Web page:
A week after he claimed Britain's first ever stage victory on the Champs Elysées in the Tour de France, Mark Cavendish was back in action yesterday when he sprinted through a downpour to win the Sparkasse-Bochum race in western Germany.
Cavendish summoned a burst of awesome pace at the end of a tough 177km race to claim his 20th victory of the season ahead of German Gerald Ciolek. One of four Britons to complete the Tour this year, appropriately enough for a sprinter, Cavendish has been the fastest to return to racing – and to winning – in an event with special associations.
"For Cav, Bochum's been a little bit going back to his racing roots, and that's why he wanted to take part," said his Columbia-HTC team manager Rolf Aldag. "He lived in Bochum in 2006 and 2007 just before he became a full-time pro, and Sparkasse, the team that he rode for at the time, sponsor this race.
"He said he knows that in Germany cycling's not having a great time, so he wanted to help out. Plus before the race, he showed everybody from the team round – the hotel where he lived for three months in 2006 and the sushi bar where he used to eat."
Cavendish will now do two more criteriums – short but lucrative city centre exhibition races – this week in Holland and Belgium before racing the Tours of Ireland and Missouri. Last year he competed in both events and took three stage wins in each.
"He might go on after that but it depends how tired he is," Aldag added. "Frankly, anything after the Tour he did can only be a bonus."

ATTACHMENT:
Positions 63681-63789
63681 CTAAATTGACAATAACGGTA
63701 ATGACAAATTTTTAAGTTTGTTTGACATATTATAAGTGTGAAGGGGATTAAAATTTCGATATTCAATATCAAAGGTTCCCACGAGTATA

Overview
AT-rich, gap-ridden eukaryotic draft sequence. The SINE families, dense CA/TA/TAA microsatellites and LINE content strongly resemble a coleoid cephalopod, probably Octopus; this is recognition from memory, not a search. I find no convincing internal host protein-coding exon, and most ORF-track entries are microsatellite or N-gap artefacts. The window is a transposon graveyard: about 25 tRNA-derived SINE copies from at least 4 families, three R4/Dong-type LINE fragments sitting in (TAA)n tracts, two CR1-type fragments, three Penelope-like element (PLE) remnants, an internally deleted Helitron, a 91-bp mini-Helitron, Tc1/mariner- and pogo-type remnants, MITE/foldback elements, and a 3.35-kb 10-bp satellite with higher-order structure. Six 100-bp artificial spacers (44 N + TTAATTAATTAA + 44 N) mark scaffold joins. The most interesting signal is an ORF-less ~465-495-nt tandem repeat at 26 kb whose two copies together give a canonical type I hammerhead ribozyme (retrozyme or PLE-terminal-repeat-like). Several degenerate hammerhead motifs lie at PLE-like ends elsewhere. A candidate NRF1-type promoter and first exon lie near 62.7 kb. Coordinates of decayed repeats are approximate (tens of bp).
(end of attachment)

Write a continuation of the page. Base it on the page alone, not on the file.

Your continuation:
Since the Manxman clinched his record-breaking sixth stage in Paris, Cavendish has been almost constantly on the road, winning a criterium 24 hours later in Aalst, Belgium, then riding another two in Holland before heading to Germany.
His non-stop activity contrasts sharply with life after Paris for the other British Tour star, Londoner Bradley Wiggins. Having secured fourth overall in the Tour, England's best ever finish, Wiggins has been easing back, writing on his Twitter feed this weekend that he was "officially off the wagon and will be in Manchester on Saturday night ripping it up". If Wiggins' desire for downtime is understandable after completing both the Tours of Italy and France in less than three months, he will be back into racing in the Eneco Tour, held in Holland and Belgium, midway through this month.
The Londoner is then pencilled in to race the Tour of Britain in early September before going onto the individual time trial at the World Championships in Mendrisio, Switzerland later that month. There are unconfirmed reports that he may also take part in a race in Australia before ending his season.
Since Paris, riding has taken a back seat for British Tour finisher Charly Wegelius, who tied the knot with his long-standing girlfriend, Camilla, on Saturday. While the hardest part of Wegelius' week was putting up a giant marquee for his post-wedding bash, David Millar has by far the toughest post-Tour programme.
Eighty-fifth in Paris last Sunday, Millar will now be taking part in the Tour of Spain, starting on 29 August.
The Scot is set to be the only rider in the peloton to take part in all three major stage races – the Tours of Italy, France, and Spain – this year.
British riders' next tour appearances:
*Tour of Ireland (21-23 August)
*Eneco tour (18-25 August)
*Tour of Spain (29 Aug-20 Sep)
.. and other forthcoming events
*The World Championships (23-27 Sep, Mendrisio, Switzerland), Tour of Lombardy (17 October, Italy), Tour of Great Britain (12-19 September).